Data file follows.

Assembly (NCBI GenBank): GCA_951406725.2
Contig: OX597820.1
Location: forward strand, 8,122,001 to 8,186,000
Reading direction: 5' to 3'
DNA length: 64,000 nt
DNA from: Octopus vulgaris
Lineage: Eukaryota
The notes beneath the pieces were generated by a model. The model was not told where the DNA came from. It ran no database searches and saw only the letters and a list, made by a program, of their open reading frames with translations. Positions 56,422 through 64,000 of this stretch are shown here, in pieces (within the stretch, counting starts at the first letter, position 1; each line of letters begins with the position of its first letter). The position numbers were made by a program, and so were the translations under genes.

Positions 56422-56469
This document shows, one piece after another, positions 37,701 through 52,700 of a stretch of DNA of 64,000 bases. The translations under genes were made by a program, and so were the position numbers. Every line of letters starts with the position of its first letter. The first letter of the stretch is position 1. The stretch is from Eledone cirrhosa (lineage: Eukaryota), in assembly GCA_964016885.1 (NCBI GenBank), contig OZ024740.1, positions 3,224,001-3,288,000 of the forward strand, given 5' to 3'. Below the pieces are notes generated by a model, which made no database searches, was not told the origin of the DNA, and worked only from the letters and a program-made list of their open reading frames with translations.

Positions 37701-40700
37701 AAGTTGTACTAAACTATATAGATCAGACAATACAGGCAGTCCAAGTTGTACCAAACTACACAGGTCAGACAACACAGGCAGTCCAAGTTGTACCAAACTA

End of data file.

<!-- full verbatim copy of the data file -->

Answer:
Assembly (NCBI GenBank): GCA_951406725.2
Contig: OX597820.1
Location: forward strand, 8,122,001 to 8,186,000
Reading direction: 5' to 3'
DNA length: 64,000 nt
DNA from: Octopus vulgaris
Lineage: Eukaryota
The notes beneath the pieces were generated by a model. The model was not told where the DNA came from. It ran no database searches and saw only the letters and a list, made by a program, of their open reading frames with translations. Positions 56,422 through 64,000 of this stretch are shown here, in pieces (within the stretch, counting starts at the first letter, position 1; each line of letters begins with the position of its first letter). The position numbers were made by a program, and so were the translations under genes.

Positions 56422-56469
This document shows, one piece after another, positions 37,701 through 52,700 of a stretch of DNA of 64,000 bases. The translations under genes were made by a program, and so were the position numbers. Every line of letters starts with the position of its first letter. The first letter of the stretch is position 1. The stretch is from Eledone cirrhosa (lineage: Eukaryota), in assembly GCA_964016885.1 (NCBI GenBank), contig OZ024740.1, positions 3,224,001-3,288,000 of the forward strand, given 5' to 3'. Below the pieces are notes generated by a model, which made no database searches, was not told the origin of the DNA, and worked only from the letters and a program-made list of their open reading frames with translations.

Positions 37701-40700
37701 AAGTTGTACTAAACTATATAGATCAGACAATACAGGCAGTCCAAGTTGTACCAAACTACACAGGTCAGACAACACAGGCAGTCCAAGTTGTACCAAACTA